It’s not like I’m in Florida anymore.
We get all manner of phone calls at the Gabber office. Not just the “I have a news idea for you” or “I’d like to place an ad” calls, but the ones that most people might not expect. For example, a few years ago a duck with an injured wing found its way into the pond at Wood Ibis Park. We received daily phone calls asking us what we were going to do about it. We’ve also received calls inquiring about stray animals (sometimes they bring them in), doctor recommendations, high water bills… you name it, people ask us. And we don’t mind, because that’s part of being a community paper and not a big, faceless daily. You trust us, and we appreciate that, even if we really can’t tell you which doctor is best.
After 11 years of writing for this paper, my cell phone number is as common knowledge to some people as their own, and I get calls whenever the paper office isn’t open, which is to say Thursdays, nights and weekends.
Many times, people call to ask me, “What time do the Urban Gyspies play at Geckofest?” or “Hey, you ran an article about a guy making wood chains for Christmas trees; where can I find him?”
Other times, the calls aren’t as much fun.
Last weekend I received a Saturday morning call from a Marina District resident – let’s call her Frances, because she asked I not use her name –whose neighbors had died as part of an alleged murder/suicide. That wasn’t the point of the call, though. The point was this: Six days before, when the couple died, they had left a cat shut in a room and a dachshund running loose in the home.
Animal Services had taken the cat before the neighbors, stunned, could act. But when they saw the elderly dachshund tied to a mailbox, they didn’t wait for permission to take it. The dachshund, when I got the call, was in a “safe house”and could I either adopt it myself or find it a home, please?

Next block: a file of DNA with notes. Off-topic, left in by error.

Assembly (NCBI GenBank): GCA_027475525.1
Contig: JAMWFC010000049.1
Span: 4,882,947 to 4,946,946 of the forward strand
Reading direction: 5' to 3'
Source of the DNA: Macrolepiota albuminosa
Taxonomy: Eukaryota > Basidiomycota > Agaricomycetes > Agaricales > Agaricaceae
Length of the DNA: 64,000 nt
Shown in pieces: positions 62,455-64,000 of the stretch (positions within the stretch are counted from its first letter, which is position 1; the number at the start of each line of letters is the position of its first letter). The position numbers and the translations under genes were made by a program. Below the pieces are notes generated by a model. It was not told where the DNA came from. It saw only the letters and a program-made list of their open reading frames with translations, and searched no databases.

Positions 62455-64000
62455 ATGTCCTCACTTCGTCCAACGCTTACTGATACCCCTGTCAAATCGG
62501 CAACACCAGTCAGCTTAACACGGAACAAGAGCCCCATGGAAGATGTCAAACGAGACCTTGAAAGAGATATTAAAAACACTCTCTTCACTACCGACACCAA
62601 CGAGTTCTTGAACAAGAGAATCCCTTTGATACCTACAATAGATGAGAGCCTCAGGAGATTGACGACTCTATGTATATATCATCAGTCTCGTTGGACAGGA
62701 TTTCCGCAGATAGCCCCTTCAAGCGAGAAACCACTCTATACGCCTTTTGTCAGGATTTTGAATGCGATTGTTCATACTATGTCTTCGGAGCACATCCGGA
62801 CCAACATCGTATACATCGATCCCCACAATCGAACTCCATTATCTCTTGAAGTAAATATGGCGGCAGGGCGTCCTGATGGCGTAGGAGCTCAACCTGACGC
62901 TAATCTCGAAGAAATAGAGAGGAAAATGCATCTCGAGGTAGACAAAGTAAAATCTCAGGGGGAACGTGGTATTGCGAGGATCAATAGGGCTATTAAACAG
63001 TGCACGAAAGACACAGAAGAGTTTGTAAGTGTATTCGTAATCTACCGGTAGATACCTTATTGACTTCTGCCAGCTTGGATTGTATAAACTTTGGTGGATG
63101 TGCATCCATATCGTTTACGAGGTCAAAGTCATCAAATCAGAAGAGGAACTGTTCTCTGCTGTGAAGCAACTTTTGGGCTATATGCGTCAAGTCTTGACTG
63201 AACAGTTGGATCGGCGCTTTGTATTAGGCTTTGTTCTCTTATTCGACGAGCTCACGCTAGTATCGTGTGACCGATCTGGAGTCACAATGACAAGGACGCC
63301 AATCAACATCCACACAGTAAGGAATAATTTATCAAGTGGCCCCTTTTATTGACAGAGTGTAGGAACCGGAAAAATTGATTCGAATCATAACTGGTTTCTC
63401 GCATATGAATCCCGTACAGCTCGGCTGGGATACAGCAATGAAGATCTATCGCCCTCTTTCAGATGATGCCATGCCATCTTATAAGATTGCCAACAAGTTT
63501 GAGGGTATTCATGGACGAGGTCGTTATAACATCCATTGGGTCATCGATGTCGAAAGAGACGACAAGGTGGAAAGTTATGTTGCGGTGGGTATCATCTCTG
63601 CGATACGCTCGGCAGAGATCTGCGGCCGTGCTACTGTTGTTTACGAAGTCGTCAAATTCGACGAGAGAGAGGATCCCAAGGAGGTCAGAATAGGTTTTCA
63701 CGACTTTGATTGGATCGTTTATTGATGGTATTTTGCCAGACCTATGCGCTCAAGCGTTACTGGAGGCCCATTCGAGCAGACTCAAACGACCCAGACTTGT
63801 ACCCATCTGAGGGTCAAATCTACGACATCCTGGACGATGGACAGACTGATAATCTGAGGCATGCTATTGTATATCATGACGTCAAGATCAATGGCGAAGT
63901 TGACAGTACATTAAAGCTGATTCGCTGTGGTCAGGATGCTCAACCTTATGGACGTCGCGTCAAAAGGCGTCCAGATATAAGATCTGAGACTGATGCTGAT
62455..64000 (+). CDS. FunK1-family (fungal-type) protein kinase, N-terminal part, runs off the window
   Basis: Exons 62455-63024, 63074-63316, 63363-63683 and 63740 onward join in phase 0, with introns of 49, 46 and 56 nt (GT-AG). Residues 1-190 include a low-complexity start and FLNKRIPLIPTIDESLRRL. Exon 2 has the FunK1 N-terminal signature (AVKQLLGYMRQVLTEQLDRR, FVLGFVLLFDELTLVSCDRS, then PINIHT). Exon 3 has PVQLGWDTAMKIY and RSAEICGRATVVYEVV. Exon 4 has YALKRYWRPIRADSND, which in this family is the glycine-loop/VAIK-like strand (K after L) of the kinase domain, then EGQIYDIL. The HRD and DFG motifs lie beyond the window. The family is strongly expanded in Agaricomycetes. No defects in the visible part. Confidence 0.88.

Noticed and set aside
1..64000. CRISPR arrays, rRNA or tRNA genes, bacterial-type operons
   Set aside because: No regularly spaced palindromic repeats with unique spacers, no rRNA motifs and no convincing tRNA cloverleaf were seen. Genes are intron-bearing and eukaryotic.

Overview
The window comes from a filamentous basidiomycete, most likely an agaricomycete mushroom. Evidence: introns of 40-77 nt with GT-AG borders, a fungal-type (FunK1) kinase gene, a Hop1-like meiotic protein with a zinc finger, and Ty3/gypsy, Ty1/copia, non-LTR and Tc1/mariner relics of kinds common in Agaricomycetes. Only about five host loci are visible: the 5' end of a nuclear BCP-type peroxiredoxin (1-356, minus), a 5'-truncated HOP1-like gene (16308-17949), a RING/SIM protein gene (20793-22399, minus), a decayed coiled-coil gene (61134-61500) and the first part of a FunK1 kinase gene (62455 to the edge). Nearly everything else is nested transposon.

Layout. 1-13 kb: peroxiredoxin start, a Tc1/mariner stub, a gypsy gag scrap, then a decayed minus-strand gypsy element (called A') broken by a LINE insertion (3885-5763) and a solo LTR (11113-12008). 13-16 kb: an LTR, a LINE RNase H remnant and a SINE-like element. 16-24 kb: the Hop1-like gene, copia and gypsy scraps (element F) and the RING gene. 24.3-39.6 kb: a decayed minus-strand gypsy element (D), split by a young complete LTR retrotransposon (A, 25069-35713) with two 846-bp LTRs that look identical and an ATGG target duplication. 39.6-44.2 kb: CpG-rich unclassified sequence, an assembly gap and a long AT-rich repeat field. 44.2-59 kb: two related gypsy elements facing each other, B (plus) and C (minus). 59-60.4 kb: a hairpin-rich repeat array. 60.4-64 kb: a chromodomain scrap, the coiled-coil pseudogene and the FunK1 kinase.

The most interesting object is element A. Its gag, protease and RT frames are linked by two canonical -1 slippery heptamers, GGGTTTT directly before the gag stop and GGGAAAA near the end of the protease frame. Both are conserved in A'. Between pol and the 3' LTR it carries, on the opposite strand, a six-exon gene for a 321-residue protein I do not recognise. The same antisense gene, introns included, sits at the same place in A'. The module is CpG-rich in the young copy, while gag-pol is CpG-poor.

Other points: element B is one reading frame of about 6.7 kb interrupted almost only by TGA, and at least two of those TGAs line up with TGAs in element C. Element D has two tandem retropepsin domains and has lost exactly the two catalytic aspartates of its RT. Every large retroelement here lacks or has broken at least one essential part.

We have just adopted a goofy hound dog who has some re-entry issues after too long in the pound and Calypso is recovering from a back injury. I told Frances I couldn’t take the dog but I would find a home.
This is why I love Gulfport. It took me all of five minutes to find someone who would take the dog indefinitely, but by the time I called to tell Frances, someone else had stepped up.
Olive Davis, thank you.
You may not know Olive or her partner, Tammy. I barely know Tammy and remember Olive from when she worked at Stella’s. They already have several dogs and didn’t think twice about saying, yes, we will take this dog and yes, if the next of kin wants the dog, we understand we have to let them keep her.
What Olive and Tammy did, it isn’t, in the grand scheme of things, a big deal. People adopt dogs every day, and every one of those dogs has a story. I’m living with one now, who flinches whenever you raise an arm over her eye level, who is so profoundly unsocialized she doesn’t know how to react to people, so walking her is traumatic. We get these calls all the time at the paper. Every abandoned animal has a story that will break your heart. This dog was no different.